The peptibody trebananib (AMG386) blocks the connection of the angiopoietins Ang1/Ang2 to the Tie2 receptor and therefore addresses a VEGF independent, parallel anti-angiogenic pathway. Following promising phase II trials (5), trebananib was investigated for recurrent ovarian cancer in the international, double-blind phase III TRINOVA-1 trial in which weekly paclitaxel 80 mg/m2 was applied with trebananib 15 mg/kg i.v. weekly or placebo (6). In this trial, 919 patients with recurrent ovarian cancer, a platinum-free interval <12 months and ≤3 prior therapies were included. The trebananib arm had a significantly improved median PFS of 2.8 months [7.2 vs. 5.4 months; hazard ratio (HR) 0.66; 95% CI 0.57–0.77; <0.001] (6). Thus, the study met the primary endpoint, although no improvement of OS was seen (19.3 vs. 18.3 months; HR 0.95; 95% CI 0.81–1.11) (7). Compared to bevacizumab, a different profile of adverse events (AEs) was noted. In general, treatment was well tolerated with reported edema, ascites, and pleural effusions but less traditional VEGF-associated effects (hypertension, proteinuria, thromboembolic events). Although a planned study for patients with platinum-sensitive recurrent disease was not initiated, an additional phase III, double-blind study for first-line treatment comparing chemotherapy of carboplatin/paclitaxel with trebananib in combination with chemotherapy followed by a subsequent weekly trebananib maintenance therapy vs. placebo (AGO-OVAR 18, TRINOVA-3) has completed recruitment and is currently under follow-up.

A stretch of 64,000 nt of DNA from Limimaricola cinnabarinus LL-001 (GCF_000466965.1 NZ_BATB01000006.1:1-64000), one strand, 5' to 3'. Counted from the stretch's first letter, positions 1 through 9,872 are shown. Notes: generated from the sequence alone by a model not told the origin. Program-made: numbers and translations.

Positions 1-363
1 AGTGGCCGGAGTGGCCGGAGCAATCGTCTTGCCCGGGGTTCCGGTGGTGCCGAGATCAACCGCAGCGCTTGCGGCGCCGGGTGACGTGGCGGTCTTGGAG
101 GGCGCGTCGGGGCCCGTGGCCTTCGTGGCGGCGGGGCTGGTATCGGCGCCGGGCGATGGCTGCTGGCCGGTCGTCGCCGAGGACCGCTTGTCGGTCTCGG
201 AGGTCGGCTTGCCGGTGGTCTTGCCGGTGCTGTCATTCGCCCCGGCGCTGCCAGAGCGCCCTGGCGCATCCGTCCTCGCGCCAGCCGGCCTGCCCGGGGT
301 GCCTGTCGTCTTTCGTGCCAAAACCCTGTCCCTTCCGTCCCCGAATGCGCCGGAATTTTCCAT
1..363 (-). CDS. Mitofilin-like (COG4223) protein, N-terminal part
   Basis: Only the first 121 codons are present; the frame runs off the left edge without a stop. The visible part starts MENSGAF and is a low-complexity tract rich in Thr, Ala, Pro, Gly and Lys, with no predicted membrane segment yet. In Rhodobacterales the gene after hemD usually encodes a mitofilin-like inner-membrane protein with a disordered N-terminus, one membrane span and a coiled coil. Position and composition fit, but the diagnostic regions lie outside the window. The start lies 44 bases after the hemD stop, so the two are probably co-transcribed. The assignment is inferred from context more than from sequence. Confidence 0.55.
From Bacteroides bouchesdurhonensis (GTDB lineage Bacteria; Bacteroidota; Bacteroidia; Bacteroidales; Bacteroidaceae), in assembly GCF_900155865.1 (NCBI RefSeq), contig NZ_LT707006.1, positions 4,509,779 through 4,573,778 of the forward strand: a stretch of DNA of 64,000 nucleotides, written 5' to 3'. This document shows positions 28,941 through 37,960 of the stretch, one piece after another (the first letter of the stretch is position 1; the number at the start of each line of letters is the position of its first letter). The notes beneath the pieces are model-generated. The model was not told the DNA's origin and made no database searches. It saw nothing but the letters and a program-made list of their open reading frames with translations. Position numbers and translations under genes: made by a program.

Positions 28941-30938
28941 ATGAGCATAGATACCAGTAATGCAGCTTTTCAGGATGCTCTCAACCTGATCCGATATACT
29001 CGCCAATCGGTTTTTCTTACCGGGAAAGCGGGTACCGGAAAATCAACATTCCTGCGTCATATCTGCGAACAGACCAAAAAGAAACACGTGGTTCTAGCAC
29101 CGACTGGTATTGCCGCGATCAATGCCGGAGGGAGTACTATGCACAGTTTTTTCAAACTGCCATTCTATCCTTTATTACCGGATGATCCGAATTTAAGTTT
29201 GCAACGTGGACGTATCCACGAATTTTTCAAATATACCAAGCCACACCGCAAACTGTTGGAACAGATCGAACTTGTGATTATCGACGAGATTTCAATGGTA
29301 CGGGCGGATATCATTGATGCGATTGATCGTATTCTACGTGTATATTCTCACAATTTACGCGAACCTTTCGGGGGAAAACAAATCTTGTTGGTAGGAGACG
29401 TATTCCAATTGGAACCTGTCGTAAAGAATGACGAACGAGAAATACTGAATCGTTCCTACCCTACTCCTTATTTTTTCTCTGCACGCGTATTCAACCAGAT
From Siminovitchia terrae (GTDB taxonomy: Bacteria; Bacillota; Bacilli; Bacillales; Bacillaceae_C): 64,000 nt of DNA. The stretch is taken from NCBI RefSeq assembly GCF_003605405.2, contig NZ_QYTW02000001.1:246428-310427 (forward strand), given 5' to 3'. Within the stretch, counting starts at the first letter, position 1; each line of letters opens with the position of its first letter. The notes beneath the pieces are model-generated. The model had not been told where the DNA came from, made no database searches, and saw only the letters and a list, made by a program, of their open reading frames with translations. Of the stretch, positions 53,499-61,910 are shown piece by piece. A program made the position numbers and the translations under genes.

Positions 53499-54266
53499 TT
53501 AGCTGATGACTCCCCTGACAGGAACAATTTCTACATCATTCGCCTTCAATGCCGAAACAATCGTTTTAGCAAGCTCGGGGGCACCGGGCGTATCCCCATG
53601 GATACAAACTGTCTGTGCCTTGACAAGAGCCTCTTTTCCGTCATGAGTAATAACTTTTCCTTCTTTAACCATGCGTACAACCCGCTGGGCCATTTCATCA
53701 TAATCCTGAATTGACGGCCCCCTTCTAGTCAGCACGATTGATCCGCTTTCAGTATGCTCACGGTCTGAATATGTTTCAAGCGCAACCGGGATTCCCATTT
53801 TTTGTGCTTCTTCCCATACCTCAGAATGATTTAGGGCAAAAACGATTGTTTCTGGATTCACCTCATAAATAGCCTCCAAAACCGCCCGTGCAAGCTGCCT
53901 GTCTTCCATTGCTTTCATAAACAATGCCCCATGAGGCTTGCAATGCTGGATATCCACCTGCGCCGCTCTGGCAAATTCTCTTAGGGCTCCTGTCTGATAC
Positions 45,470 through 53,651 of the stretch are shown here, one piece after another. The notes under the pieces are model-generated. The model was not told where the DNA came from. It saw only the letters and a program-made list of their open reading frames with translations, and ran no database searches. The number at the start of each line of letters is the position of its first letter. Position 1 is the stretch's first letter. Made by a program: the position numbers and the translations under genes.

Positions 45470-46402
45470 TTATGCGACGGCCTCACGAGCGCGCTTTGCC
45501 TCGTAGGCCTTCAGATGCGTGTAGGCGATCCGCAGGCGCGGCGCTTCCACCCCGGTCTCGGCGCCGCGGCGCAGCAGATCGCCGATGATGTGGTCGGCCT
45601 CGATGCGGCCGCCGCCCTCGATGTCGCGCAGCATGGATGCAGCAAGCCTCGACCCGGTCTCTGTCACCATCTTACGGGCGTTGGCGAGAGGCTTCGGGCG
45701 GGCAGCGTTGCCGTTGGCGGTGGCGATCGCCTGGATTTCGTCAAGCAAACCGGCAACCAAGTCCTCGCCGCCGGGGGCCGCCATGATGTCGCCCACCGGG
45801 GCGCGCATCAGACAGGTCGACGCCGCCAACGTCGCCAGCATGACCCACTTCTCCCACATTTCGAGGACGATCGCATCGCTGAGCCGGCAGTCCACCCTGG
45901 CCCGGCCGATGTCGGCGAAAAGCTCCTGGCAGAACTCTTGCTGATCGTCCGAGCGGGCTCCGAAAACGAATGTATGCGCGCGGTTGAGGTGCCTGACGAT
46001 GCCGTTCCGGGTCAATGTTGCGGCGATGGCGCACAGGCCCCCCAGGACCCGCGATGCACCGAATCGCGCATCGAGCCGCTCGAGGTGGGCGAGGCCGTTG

Inhibition of Angiogenesis by Targeting Multiple VEGF Proteins

In addition to VEGF, the target of bevacizumab, there are further members of the VEGF pathway that can be addressed by investigational agents possibly influencing angiogenesis.

Aflibercept

Composed of VEGF binding domains from extracellular regions of the VEGF receptor 1 (VEGFR-1) and VEGFR-2, the fusion protein aflibercept has broad affinity binding VEGF-A, VEGF-B and also the placental growth factor (PlGF) (8). So far, this agent has been studied in phase II trials with relapsed ovarian cancer patients.

Two studies concentrated on patients with platinum-resistant disease and symptomatic malignant ascites with the primary endpoint “time to repeat paracentesis” (9, 10). Both studies could demonstrate a better control of malignant ascites with a reduction of the interval between paracenteses (e.g., 55.1 vs. 23.3 days, respectively; 95% CI 10.6–53.1; p = 0.0019) (10) although a survival benefit was not achieved. In a further phase II trial, the dose of either 2 or 4 mg/kg aflibercept every 2 weeks was compared in 294 patients (11). In both arms, the assumed overall response rate (ORR) of >5% could not be reached (0.9 vs. 4.6%) (11). Grade 3/4 adverse were noted with hypertension in up to 27.5%, dyspnea in up to 20%, and proteinuria in up to 9.4% of patients. A higher rate of intestinal perforation was observed although the rates differed significantly between the three trials with 1/16 (6.3%) (9), 3/29 (10.3%) (10), and 3/215 patients (1.4%) (11).

As a consequence of these results with low efficacy, no phase III trials investigating aflibercept have been initiated to date.

Inhibition of Angiogenesis by Multikinase Inhibitors

Compared to the previous anti-angiogenic agents targeting the extracellular receptors, multikinase inhibitors exhibit their potential via intracellular blockade of different signal transduction pathways.

Pazopanib